Some kind people at Qualys have surveyed versions of open source web apps present on the web, including MediaWiki. Here is the relevant page from their presentation:
For the original see:
And the press release:
They make the point that 95% of MediaWiki installations have a “serious vulnerability”, whereas only 4% of WordPress installations do. While WordPress’s web-based upgrade utility certainly has a positive impact on security, I feel I should point out that what WordPress counts as a serious vulnerability does not align with MediaWiki’s definition of the same term.
For instance, if a web-based user could execute arbitrary PHP code on the server, compromising all data and user accounts, we would count that as the most serious sort of vulnerability, and we would do an immediate release to fix it. We’re proud of the fact that we haven’t had any such vulnerability in a stable release since 1.5.3 (December 2005).
However in WordPress, they count this as a feature, and all administrators can do it. Similarly, WordPress avoids the difficult problem of sanitising HTML and CSS while preserving a rich feature set by simply allowing all authors to post raw HTML.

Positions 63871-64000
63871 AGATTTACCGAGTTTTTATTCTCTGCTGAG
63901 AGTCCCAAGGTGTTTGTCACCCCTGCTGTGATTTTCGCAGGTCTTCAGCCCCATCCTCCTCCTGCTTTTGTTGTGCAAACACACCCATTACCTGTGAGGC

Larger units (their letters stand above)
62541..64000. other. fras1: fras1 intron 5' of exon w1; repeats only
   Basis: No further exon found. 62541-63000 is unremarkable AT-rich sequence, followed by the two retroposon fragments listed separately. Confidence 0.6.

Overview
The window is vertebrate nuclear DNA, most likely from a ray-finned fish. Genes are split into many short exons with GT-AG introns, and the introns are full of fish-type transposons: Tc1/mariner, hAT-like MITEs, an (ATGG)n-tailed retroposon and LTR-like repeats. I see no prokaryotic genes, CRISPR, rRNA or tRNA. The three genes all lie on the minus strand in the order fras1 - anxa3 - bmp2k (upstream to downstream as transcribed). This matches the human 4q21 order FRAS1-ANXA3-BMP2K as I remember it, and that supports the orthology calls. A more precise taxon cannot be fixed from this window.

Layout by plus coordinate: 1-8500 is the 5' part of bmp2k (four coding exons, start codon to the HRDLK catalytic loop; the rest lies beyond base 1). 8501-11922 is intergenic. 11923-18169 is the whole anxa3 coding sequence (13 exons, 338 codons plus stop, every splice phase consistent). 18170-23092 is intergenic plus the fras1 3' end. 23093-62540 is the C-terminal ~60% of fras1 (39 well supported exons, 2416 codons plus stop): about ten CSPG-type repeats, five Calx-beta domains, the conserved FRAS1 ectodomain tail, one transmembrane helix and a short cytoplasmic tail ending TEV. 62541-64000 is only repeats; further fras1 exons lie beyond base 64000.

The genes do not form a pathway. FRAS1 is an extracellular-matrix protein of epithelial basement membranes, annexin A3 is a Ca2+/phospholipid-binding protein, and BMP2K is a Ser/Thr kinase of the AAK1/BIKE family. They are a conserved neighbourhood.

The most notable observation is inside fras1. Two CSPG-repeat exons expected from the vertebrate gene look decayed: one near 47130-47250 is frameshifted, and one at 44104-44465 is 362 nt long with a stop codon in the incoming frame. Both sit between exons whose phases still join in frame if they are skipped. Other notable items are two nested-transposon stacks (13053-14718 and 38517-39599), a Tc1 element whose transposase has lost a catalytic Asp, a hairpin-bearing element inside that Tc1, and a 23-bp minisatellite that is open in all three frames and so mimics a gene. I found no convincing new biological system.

If you are running MediaWiki in a CMS-like mode, with whitelist edit and account creation restricted, then I think it’s fair to say that in terms of security, you’re better off with MediaWiki 1.14.1 or later than you are with the latest version of WordPress.
However, the statistics presented by Qualys show that an alarming number of people are running versions of MediaWiki older than 1.14.1, which was the most recent fix for an XSS vulnerability exploitable without special privileges. There is certainly room for us to do better.
We have a new installer project in development, which we hope to release in 1.17. It includes a feature which encourages users to sign up for our release announcements mailing list. But maybe we need to do more. Should we take a leaf from WordPress’s book, and nag administrators with a prominent notice when they are not using the latest version? Such a feature would require MediaWiki to “dial home”, which is controversial in our developer community.
Tim Starling, Lead Platform Architect